July 2011

On High Rotation

by Joey deVilla on July 30, 2011

Sony mdr nc7 noise cancelling headphones

Here’s a sampling of what’s on high rotation on my various MP3-playing devices. Lately, they’ve been synthy…

Midnight City by M83

M83’s upcoming double album, Hurry Up, We’re Dreaming, isn’t due out until October, but they’ve let an advance single out: Midnight City. It’s big, it’s bold and audacious enough to open with a signature squawky synth and close with…a saxophone line? I suppose if polo shirts with popped collars made a comeback, the rock sax was bound to follow. Throw some headphones on for this one — and I mean headphones, not those blasted little white earbuds — and enjoy. If you like the song, you can download it, too!

The album from which this song comes looks promising: produced by Justin Meldal-Johnsen (he’s done Beck, Goldfrapp, Mars Volt and Nine Inch Nails) and featuring guitarist Brad Laner (Medicine) and vocals by Morgan Kibby (Saturdays=Youth).

Blackness by Digital Leather

I’m a happy-go-lucky guy, but many of my favourite tunes have some rather depressing lyrics. It could be that I’m a closet emo kid or that I hung out with the “perkygoth” crew at Crazy Go Nuts University (Miz Tweendom, Hard Harry and Krazy Karl, I’m lookin’ at you) or that I’ve picked up some kind of “without the shadows, you can’t know where the light is” Zen motorbike mechanic mindset along the way.

Anyhow, I love this song, which takes a lot of opposites and blends them together: acoustic guitar and synths, folky and punk sounds, a mellow start and a rockin’-out finish, happy chords and dark lyrics and a willingness to follow the line “I’ve got courage in my heart” with the Bloodhound Gang-esque “Love is a thing like cold black leather”. Whether you’re nursing a scotch in an empty hotel bar thinking “What now?”, working out or moshing in a dangerously overpacked dance floor — and I’ve done all three in the past little while — this song will make excellent background music.

(By the bye, I have no idea why that old-school surgery imagery is included with the video. Whoever uploaded it must’ve thought it was a nice match for the song.)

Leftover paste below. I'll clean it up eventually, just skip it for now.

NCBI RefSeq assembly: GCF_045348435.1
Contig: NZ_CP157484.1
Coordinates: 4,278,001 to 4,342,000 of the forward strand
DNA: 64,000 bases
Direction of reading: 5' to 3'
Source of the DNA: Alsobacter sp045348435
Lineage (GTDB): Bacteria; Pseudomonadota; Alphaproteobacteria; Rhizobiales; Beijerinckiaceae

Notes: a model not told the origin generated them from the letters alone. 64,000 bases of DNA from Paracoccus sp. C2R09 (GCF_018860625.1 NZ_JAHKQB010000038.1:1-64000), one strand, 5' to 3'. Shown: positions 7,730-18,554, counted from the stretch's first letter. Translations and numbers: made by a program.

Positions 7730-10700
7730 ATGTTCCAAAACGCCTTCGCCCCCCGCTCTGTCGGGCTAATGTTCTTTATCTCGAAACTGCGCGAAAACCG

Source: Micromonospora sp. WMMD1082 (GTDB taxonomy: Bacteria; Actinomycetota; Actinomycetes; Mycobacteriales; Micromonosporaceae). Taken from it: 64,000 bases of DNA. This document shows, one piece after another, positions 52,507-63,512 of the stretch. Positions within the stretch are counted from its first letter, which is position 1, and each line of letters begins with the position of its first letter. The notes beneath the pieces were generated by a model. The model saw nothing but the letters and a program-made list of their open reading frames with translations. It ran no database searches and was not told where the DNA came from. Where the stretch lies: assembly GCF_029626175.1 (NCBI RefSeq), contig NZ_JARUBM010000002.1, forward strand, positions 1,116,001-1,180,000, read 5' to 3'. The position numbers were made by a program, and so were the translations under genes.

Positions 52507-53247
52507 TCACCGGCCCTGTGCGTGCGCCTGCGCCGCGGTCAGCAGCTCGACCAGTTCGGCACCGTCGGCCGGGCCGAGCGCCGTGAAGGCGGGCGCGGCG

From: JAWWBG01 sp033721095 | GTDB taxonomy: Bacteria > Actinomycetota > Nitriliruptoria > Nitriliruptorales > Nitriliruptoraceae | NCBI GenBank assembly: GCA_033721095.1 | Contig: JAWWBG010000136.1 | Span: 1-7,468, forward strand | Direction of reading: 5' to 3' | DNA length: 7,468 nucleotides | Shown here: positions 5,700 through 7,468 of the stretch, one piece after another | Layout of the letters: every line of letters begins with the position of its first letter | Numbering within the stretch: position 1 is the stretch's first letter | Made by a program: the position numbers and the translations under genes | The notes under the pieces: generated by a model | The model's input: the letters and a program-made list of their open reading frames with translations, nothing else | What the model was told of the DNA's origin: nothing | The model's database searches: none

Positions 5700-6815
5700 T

Forrest Gump by Digitalism (with Julian Casablancas)

If you’re going to build a song on the Holy Trinity of Rock — the I-III-IV chord progression, as in Purple Haze, Smoke on the Water (which Deep Purple lifted from Astrud Gilberto and Gil Evans) and so many other songs — you’d better bring something interesting to add to it. Digitalism do just that with this track; they start with those tried and true chords and build up to a very catchy chorus and even throw in a lovely bridge for good measure. There’s a great pop sensibility to this tune, and part of that is thanks to Julian Casablancas (lead throat and songwriter for The Strokes), who co-wrote this tune with these two German electro-poppers. This tune will stick in your head.

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One Reason I Didn’t Vote for the Green Party

by Joey deVilla on July 28, 2011

Elizabeth may tweet

Because it’s green-as-fashion, not green-as-science. Take Elizabeth May’s tweet, where she’s worried about electromagnetic radiation from wifi. Too bad she sent it from her BlackBerry, which emits non-ionizing radiation at frequencies in the same ballpark (wifi is typically 2.4GHz, mobile phones are in the 1.7 – 2.1GHz range).

I see that the National Post has caught this too. When the Post and I agree, strange things are afoot!

I’ll let Batman have the final word:

Enough of this hippie garbage

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How Does Parks and Rec. Even Know?

by Joey deVilla on July 27, 2011

Park with 'Please keep off the grass' sign broken so that it now reads 'Ease off the ass'.

Found via Certified Bullshit Technician.

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Back during the Canada Day weekend, Epic Meal Time came to the Shopify offices to cook ridiculous amounts of bacon-wrapped meat and make a video of the proceedings. I said that I’d announce it when the episode went online, and it has! Pigs ‘N’ Poultry is the end result. Watch the video carefully and you might get a glimpse of an accordion player around the 3:12 mark.

Epic Meal Time logo.

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Midnight Bike Ride

by Joey deVilla on July 27, 2011

Somerset bridge